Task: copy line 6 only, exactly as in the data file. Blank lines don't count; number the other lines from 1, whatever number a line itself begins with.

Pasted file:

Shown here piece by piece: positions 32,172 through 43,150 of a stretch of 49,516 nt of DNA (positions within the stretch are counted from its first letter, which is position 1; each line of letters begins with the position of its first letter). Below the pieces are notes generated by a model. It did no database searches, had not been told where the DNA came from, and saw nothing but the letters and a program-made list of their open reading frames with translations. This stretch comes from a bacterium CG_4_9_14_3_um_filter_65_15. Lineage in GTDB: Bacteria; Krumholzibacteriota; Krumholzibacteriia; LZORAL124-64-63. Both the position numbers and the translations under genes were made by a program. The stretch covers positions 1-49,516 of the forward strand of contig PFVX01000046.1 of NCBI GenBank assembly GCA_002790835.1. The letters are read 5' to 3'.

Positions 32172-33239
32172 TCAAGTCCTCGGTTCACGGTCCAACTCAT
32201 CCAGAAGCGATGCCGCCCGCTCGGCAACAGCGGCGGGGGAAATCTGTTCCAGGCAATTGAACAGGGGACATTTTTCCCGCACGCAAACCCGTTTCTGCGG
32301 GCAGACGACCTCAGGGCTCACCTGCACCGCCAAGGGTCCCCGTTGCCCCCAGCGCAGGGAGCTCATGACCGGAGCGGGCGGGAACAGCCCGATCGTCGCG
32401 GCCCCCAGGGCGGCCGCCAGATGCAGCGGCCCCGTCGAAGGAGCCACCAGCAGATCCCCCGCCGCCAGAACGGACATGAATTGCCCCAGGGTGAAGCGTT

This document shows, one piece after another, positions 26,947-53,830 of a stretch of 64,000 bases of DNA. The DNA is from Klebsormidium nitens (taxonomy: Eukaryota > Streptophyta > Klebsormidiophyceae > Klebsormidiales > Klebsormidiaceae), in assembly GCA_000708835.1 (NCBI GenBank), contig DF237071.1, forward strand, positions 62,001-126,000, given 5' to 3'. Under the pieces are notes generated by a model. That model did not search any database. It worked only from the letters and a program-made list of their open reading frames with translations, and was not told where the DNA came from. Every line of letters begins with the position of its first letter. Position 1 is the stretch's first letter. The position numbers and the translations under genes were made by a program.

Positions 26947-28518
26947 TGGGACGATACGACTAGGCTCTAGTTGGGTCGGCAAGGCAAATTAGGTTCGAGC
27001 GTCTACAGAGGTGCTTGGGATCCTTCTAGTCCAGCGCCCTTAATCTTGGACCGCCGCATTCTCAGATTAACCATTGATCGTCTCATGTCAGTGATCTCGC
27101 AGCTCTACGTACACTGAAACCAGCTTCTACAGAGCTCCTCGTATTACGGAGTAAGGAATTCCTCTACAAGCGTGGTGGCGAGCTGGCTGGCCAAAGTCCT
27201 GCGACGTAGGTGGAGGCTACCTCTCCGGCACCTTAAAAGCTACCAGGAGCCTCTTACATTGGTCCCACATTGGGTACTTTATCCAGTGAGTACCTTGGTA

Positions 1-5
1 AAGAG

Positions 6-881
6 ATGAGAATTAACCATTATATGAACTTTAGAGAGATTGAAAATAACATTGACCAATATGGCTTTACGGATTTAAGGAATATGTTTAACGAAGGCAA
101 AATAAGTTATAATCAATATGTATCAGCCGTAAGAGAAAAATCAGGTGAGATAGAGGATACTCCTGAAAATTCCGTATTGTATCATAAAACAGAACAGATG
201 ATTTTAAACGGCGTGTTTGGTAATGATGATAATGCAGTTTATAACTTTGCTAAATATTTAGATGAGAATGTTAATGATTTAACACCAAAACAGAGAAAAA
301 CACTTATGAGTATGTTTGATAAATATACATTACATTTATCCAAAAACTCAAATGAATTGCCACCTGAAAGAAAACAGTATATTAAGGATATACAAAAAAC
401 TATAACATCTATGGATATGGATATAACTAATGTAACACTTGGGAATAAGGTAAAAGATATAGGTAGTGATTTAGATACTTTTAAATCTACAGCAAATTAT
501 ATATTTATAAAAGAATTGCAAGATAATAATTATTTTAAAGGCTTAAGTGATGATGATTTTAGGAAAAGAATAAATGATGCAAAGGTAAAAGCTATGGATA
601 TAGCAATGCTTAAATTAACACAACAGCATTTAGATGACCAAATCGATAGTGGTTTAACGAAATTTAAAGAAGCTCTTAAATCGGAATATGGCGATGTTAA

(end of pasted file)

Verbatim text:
32401 GCCCCCAGGGCGGCCGCCAGATGCAGCGGCCCCGTCGAAGGAGCCACCAGCAGATCCCCCGCCGCCAGAACGGACATGAATTGCCCCAGGGTGAAGCGTT